Document Type : Research Article
Background: Floating knee injuries are frequently part of polytrauma. The outcome of this injury
pattern when compared to only femur or tibia fracture is less satisfactory. The outcome is even worse
when there is presence of other associated injuries. We hypothesized that not all associated injuries
have similar bearing on the outcome thus tried to find out the impact of commonly associated injuries
on the final outcome of these complex fractures.
Methods: Study was conducted including the patients of floating knee injury operated between
September 2016 and January 2019. Total of 42 eligible patients were operated, 4 patients were
excluded to due to lack of adequate follow-up. Data relating to demography, Fraser subtype,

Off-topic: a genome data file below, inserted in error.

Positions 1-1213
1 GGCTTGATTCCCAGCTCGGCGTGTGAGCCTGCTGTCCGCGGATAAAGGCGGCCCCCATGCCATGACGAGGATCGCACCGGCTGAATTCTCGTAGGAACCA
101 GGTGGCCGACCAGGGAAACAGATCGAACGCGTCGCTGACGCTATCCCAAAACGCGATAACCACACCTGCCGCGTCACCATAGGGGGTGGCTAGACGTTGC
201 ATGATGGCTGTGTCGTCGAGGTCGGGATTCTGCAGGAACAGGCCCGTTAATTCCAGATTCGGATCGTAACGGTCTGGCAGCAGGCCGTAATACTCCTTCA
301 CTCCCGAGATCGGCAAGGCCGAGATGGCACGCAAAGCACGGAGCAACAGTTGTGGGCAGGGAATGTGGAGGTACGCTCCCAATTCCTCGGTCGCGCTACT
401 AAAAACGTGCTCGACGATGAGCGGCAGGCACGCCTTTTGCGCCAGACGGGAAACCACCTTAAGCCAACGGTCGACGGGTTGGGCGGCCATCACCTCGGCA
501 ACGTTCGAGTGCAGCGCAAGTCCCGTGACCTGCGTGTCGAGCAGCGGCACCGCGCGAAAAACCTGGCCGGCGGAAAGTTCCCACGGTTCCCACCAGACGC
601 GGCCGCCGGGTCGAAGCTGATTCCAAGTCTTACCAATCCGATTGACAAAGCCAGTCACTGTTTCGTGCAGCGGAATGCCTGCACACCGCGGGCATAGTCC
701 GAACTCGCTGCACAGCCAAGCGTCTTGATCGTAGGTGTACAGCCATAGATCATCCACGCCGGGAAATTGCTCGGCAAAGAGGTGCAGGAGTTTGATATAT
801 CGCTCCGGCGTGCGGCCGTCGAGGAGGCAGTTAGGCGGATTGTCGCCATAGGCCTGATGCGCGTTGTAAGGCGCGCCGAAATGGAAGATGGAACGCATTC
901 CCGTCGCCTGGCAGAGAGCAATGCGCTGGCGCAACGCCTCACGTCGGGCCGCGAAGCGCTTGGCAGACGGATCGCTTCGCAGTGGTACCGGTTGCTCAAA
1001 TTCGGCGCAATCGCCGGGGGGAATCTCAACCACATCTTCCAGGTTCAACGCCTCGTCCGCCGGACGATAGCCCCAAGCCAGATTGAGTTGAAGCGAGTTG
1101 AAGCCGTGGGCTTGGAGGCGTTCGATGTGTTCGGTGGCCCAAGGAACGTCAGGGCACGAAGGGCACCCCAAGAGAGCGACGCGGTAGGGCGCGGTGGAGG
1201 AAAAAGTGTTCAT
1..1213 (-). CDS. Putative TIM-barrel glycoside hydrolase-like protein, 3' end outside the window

compounding, associated injuries and clinical outcome were collected. Statistical analysis was
performed to see the association of associated injury, Fraser subtype and presence of compounding
with clinical outcome.
Results: Mean age was 33.5 years (17-63 years) with a male preponderance. Mean follow up was 1.6
years. Twenty-seven patients (71.1%) had excellent/good outcome while outcome of 11 patients
(28.9%) was acceptable/poor. Seventeen patients (44.7%) had compound fractures. Injuries which were
significantly associated with Acceptable/Poor outcome were ligament injuries, popliteal artery injury,
abdominal injury and patella fracture. Chest injury with a p value of 0.05 was also very close to being
Conclusion: The clinical outcome of these patients not only depend on proactive and optimum
management of tibial and femoral fractures but also on the management of associated injuries.